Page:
Customer Appreciation Sale 15% Off Everything

Get 15% off all new, vintage, and antique furniture and home accents in our Customer Appreciation Sale! I recently mentioned that EuroLux Home won a Best of Houzz 2015 Award. The award was for our Customer Service so we are sharing the love with all our customers for Valentine’s Day. Our special discount is valid now through February 16, 2015.

Order something you love for your home at EuroLuxHome.com and you’ll get 15% off everything (as well as our always-free shipping) when you enter the coupon code at checkout: HappyFebruary

That seductive deal is enough to make anyone swoon! Here are some ideas for your Valentine’s gift for your home.

antique French rococo bed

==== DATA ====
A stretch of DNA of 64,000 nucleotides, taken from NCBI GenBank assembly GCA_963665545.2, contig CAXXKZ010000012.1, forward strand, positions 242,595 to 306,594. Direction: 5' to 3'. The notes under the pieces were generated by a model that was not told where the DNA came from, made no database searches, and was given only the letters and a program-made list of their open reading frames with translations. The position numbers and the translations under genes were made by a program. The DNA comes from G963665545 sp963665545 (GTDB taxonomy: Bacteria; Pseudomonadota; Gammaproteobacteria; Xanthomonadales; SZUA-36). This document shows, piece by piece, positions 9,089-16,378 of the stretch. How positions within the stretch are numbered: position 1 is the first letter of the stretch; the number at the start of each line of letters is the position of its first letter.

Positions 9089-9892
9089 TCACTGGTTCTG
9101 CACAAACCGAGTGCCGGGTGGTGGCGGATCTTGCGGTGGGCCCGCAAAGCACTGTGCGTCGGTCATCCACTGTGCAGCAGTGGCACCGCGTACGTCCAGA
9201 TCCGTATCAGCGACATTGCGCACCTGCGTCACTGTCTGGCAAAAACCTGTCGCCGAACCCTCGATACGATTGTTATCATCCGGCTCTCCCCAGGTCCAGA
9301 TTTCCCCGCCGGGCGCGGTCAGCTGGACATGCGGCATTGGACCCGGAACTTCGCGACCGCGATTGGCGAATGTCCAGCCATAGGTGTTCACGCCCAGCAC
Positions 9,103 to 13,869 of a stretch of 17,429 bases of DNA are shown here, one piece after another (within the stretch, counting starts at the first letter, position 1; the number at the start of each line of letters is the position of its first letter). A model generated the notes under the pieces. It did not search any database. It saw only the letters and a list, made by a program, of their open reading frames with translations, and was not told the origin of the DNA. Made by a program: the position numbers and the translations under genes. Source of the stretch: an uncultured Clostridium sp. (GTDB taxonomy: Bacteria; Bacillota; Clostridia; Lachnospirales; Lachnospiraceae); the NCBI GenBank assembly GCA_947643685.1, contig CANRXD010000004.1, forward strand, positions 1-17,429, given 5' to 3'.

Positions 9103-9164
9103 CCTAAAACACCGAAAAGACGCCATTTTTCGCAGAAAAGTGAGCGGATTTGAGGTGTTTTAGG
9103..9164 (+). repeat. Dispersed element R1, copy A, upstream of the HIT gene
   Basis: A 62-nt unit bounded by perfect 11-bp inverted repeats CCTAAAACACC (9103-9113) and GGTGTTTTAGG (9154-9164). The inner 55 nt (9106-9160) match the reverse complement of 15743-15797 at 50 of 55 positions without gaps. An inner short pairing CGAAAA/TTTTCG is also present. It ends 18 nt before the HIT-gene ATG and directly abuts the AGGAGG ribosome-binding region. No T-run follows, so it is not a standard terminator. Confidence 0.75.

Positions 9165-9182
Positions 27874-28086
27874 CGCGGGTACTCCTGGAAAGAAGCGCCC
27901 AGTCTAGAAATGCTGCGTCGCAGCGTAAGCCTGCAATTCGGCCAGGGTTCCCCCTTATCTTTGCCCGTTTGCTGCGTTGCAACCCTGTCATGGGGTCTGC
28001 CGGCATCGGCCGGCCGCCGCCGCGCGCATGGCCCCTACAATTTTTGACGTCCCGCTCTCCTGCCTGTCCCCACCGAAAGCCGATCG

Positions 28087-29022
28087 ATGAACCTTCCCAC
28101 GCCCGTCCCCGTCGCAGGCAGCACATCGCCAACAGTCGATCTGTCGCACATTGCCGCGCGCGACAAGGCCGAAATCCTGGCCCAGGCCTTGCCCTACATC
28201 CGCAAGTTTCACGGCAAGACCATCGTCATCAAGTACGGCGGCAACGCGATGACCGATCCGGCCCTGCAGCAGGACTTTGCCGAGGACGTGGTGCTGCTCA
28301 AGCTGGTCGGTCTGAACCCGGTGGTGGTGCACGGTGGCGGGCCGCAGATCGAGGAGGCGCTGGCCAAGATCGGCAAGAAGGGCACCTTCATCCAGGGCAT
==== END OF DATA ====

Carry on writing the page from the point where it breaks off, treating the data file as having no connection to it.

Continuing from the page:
This Louis XV Rococo antique bed arrived recently from France, and it is rich in romance! Dating to 1900, the full-size French antique bed is intricately carved in walnut wood with a sensuous shell cartouche on the headboard. Floral carvings complete the pretty picture.

French Antique Chairs Renaissance Hunting Red Red is the color of romance and the gorgeous red upholstery on these French antique dining chairs is sure to look alluring in your dining room! The set of six antique Renaissance Hunting style dining chairs dates to 1880 and the oak chairs are hand-carved with grapes, foliage and barley twists. The antique chairs recently arrived from France so they bought the language of love with them.

Normandy Antique Armoire